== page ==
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Why Do Most Firefighters With Cancer Have Their Workers Comp Claims Denied?

The Houston Chronicle found that more than 90 percent of these claims are initially denied, despite a law designed to prevent that.



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When a firefighter comes down with cancer, it could be caused by the hazards of the job – such as being exposed to toxic fumes or asbestos. But it might not be job-related — it's hard to definitively prove what caused someone's cancer. And that often makes it difficult for firefighters to file workers compensation claims.

However, a Texas law passed in 2005 aimed to remedy that. It requires the government to automatically presume that a firefighter's cancer was caused by carcinogens he or she was exposed to at work.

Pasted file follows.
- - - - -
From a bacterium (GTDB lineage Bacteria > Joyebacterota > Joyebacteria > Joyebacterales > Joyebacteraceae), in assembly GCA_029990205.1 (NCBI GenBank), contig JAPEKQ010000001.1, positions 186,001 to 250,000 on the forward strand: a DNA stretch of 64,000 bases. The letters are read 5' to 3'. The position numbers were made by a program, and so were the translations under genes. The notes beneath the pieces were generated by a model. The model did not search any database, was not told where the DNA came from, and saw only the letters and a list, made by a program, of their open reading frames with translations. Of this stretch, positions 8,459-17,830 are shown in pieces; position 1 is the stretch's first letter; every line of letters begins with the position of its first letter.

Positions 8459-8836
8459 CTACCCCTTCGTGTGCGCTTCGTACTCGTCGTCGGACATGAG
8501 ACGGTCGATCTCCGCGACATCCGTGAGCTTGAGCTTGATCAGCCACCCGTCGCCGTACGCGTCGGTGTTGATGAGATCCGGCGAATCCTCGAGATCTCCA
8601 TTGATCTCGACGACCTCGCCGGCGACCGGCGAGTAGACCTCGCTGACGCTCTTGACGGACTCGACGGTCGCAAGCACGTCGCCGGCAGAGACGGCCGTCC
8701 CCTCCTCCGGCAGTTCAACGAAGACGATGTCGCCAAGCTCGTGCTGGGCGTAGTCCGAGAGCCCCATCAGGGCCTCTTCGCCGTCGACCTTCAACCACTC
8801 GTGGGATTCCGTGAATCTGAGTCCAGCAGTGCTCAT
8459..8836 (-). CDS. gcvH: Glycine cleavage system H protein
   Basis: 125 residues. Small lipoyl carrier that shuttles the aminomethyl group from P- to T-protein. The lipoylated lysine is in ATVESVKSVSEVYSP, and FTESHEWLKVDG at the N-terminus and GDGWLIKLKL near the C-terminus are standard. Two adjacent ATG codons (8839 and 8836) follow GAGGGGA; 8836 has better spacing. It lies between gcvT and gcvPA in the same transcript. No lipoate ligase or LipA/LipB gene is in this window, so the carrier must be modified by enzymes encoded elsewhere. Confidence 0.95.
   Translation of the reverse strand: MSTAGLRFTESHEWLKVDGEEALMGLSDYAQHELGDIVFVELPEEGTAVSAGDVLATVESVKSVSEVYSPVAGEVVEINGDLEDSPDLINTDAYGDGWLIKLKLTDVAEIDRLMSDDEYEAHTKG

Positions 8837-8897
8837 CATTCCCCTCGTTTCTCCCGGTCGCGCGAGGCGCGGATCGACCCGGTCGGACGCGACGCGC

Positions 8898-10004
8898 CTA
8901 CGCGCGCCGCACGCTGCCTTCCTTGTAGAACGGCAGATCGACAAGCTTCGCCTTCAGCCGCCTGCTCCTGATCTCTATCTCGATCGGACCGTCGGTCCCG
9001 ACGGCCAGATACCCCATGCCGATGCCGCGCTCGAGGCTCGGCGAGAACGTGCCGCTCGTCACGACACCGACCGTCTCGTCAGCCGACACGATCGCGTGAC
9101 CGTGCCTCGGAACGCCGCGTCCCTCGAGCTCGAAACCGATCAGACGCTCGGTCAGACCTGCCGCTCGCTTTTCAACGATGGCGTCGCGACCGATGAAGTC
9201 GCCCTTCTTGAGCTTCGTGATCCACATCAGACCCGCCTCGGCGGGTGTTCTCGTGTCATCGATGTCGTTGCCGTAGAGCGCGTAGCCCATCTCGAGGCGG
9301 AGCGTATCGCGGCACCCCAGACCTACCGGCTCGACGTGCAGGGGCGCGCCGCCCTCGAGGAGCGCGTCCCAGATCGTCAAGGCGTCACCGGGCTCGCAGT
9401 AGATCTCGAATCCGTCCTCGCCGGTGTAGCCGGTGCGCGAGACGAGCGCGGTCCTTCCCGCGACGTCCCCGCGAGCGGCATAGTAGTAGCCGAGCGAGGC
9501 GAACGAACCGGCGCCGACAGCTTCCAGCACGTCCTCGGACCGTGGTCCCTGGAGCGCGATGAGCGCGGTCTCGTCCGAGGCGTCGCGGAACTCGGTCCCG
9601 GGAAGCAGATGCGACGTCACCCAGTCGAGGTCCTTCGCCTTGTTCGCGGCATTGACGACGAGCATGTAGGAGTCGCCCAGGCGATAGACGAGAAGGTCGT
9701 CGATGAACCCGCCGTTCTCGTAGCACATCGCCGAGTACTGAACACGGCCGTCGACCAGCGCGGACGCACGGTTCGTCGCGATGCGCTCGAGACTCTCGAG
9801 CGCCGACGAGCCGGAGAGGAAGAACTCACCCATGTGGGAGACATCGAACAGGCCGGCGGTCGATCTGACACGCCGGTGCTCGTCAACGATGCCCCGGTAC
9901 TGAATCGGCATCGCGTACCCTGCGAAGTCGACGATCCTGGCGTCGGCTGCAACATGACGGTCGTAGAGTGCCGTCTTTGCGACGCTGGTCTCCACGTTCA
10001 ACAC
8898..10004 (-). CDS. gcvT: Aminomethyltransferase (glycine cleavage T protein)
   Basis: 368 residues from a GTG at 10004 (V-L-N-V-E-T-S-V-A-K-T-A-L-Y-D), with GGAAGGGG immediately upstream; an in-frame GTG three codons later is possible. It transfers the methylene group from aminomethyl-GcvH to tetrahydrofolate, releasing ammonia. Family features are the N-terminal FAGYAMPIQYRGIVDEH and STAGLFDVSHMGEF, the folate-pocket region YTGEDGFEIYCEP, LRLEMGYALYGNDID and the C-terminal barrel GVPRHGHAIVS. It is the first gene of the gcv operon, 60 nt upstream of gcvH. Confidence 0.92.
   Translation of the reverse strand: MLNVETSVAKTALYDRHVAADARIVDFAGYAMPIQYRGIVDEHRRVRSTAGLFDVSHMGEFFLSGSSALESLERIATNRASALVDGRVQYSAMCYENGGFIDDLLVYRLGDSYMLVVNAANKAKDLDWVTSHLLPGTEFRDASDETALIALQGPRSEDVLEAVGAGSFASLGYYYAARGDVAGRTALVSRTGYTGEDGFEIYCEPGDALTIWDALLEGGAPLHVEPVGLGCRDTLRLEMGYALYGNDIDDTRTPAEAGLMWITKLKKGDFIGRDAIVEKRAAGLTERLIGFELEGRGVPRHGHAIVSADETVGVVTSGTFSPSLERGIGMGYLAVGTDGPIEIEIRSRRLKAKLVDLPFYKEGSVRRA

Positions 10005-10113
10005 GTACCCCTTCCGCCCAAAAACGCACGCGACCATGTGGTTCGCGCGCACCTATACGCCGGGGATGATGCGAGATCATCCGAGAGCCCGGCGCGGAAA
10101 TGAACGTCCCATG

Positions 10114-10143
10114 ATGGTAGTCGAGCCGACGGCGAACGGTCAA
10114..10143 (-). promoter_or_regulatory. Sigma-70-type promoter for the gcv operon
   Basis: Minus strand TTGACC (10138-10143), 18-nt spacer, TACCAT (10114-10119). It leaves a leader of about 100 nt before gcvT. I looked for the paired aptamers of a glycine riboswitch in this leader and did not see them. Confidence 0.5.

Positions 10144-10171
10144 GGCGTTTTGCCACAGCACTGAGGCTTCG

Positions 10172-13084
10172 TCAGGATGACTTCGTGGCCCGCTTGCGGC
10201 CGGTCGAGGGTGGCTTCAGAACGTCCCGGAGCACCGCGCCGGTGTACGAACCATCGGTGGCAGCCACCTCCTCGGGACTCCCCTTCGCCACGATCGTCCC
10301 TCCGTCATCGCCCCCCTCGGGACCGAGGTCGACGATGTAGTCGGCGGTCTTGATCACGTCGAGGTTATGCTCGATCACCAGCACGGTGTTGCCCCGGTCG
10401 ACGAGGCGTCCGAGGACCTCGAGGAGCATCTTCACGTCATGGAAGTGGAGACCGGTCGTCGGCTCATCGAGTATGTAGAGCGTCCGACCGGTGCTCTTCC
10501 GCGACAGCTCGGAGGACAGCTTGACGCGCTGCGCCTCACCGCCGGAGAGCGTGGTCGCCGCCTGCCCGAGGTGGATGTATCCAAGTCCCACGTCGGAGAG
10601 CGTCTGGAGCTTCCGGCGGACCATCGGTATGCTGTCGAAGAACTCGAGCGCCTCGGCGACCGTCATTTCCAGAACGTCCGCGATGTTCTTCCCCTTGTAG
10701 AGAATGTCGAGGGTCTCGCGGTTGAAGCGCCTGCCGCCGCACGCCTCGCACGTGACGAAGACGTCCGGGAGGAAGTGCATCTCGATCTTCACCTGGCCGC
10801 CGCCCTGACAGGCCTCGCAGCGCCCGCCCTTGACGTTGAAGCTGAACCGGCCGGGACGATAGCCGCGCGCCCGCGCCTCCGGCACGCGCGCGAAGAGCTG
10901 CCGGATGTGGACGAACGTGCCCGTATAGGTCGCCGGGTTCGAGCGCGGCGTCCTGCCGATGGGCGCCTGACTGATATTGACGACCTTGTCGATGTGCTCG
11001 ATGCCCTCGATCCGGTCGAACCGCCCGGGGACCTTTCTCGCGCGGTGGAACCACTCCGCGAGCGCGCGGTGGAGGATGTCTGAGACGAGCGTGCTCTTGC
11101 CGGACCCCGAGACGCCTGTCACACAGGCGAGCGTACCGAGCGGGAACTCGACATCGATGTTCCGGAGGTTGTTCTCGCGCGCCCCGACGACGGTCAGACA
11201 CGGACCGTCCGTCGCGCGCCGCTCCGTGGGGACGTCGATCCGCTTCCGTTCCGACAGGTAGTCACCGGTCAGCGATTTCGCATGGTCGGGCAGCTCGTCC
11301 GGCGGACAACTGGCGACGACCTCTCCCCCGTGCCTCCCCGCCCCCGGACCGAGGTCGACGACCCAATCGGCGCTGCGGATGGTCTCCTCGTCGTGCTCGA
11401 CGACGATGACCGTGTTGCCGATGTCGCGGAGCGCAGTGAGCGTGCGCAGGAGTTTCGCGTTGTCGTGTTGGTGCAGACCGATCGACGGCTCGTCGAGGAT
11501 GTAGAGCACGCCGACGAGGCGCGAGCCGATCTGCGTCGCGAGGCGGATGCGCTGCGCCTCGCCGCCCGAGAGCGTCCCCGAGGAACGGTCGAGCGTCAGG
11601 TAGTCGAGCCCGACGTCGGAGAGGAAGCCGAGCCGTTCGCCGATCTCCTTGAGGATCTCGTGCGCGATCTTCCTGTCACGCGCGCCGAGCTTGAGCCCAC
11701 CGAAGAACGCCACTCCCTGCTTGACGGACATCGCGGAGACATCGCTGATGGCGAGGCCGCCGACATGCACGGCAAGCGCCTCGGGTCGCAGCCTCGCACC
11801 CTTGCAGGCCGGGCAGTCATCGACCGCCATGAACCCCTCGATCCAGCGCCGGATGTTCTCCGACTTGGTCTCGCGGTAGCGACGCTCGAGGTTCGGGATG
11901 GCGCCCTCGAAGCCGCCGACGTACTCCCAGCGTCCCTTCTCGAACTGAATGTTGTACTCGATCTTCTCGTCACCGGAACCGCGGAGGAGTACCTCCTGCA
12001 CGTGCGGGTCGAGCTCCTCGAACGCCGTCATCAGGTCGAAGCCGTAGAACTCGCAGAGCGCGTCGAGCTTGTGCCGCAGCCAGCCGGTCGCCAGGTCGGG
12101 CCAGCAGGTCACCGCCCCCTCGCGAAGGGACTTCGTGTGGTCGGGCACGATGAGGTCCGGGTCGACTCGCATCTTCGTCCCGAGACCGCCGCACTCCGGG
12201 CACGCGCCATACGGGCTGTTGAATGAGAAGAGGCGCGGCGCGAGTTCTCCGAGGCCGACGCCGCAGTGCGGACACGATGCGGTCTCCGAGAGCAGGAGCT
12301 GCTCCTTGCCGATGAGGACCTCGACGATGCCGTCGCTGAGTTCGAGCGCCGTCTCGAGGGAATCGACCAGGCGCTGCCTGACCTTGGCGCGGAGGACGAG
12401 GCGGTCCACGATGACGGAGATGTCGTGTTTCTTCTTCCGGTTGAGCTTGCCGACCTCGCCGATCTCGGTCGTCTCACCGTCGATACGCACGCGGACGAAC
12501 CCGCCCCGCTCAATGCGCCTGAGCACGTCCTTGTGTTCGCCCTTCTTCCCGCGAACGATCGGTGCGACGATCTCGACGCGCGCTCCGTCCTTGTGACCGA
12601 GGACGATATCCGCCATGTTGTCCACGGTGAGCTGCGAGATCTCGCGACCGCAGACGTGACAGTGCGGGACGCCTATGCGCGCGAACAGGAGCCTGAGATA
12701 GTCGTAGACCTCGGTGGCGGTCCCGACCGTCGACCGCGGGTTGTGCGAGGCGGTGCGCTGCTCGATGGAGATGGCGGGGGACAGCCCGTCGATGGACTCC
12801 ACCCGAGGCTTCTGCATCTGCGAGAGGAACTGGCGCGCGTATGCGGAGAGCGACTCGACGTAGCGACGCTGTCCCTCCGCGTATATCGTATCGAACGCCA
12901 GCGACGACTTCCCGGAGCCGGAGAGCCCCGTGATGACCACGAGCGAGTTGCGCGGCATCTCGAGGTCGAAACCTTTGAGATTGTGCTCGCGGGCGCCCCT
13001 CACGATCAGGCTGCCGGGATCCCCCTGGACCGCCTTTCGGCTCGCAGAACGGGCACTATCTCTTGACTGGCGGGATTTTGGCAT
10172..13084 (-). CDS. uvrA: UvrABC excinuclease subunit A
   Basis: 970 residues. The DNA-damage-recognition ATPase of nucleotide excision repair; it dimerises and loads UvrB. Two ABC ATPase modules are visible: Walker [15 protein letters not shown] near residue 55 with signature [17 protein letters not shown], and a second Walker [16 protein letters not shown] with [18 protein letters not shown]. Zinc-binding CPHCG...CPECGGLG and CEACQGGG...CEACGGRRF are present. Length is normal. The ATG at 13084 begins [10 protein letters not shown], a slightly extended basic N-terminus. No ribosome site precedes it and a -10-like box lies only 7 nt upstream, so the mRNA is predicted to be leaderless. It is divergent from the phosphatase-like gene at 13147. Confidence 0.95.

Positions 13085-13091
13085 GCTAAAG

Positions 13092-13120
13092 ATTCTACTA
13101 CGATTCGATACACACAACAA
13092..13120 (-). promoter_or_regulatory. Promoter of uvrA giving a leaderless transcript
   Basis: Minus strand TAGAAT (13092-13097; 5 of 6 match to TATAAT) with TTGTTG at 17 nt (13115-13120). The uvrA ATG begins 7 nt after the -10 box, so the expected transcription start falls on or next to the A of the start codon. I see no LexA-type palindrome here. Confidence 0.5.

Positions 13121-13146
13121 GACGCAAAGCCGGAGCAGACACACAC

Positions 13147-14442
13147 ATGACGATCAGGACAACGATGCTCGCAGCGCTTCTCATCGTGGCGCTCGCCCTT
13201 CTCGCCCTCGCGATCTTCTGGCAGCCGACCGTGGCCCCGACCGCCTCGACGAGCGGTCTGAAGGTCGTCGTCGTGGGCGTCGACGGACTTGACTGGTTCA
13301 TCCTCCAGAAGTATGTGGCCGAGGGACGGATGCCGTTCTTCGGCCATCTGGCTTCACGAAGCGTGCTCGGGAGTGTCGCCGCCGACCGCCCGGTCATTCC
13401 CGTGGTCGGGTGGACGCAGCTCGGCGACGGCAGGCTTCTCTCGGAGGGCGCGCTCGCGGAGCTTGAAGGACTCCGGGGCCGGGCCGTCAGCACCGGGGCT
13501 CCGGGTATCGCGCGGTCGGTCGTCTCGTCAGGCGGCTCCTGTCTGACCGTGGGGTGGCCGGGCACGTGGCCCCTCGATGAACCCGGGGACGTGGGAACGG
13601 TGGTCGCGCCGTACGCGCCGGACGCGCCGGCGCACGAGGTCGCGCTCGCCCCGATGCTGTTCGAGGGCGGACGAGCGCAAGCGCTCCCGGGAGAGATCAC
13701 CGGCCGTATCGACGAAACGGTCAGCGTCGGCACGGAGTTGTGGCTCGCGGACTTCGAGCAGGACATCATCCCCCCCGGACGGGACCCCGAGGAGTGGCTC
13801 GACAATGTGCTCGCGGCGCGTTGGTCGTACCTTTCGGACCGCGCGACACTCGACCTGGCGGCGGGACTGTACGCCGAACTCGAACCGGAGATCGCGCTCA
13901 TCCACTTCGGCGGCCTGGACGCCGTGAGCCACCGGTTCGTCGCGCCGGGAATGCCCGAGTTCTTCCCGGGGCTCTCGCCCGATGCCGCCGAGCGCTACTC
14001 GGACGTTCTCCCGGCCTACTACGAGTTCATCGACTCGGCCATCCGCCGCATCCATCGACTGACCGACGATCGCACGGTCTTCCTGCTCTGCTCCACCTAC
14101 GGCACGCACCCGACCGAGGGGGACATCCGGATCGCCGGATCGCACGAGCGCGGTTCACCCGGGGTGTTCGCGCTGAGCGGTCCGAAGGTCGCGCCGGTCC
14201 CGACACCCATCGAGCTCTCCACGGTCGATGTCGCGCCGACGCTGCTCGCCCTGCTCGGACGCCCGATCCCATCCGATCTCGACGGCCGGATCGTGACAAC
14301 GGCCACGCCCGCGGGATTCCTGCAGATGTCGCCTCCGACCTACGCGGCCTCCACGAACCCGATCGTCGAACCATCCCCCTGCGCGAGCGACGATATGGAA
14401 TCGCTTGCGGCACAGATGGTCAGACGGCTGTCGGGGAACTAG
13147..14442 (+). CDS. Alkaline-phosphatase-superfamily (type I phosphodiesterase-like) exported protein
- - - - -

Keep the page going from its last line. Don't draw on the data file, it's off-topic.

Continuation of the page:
But, the law isn't working, according to a Houston Chronicle investigation.

The Chronicle found that, since 2012, an overwhelming number – 91 percent – of firefighters in the state who have filed cancer-related workers comp claims have had those claims denied, according to data from the Texas Department of Insurance.

While firefighters can appeal those decisions, few of them do. Of those who appeal, they often fare better, with 64 percent of them having their rulings reversed.

So, why are these claims being denied so often, and what are some lawmakers doing to address the issue?

In the audio above, Zach Despart of the Houston Chronicle joins Houston Matters to explain the situation.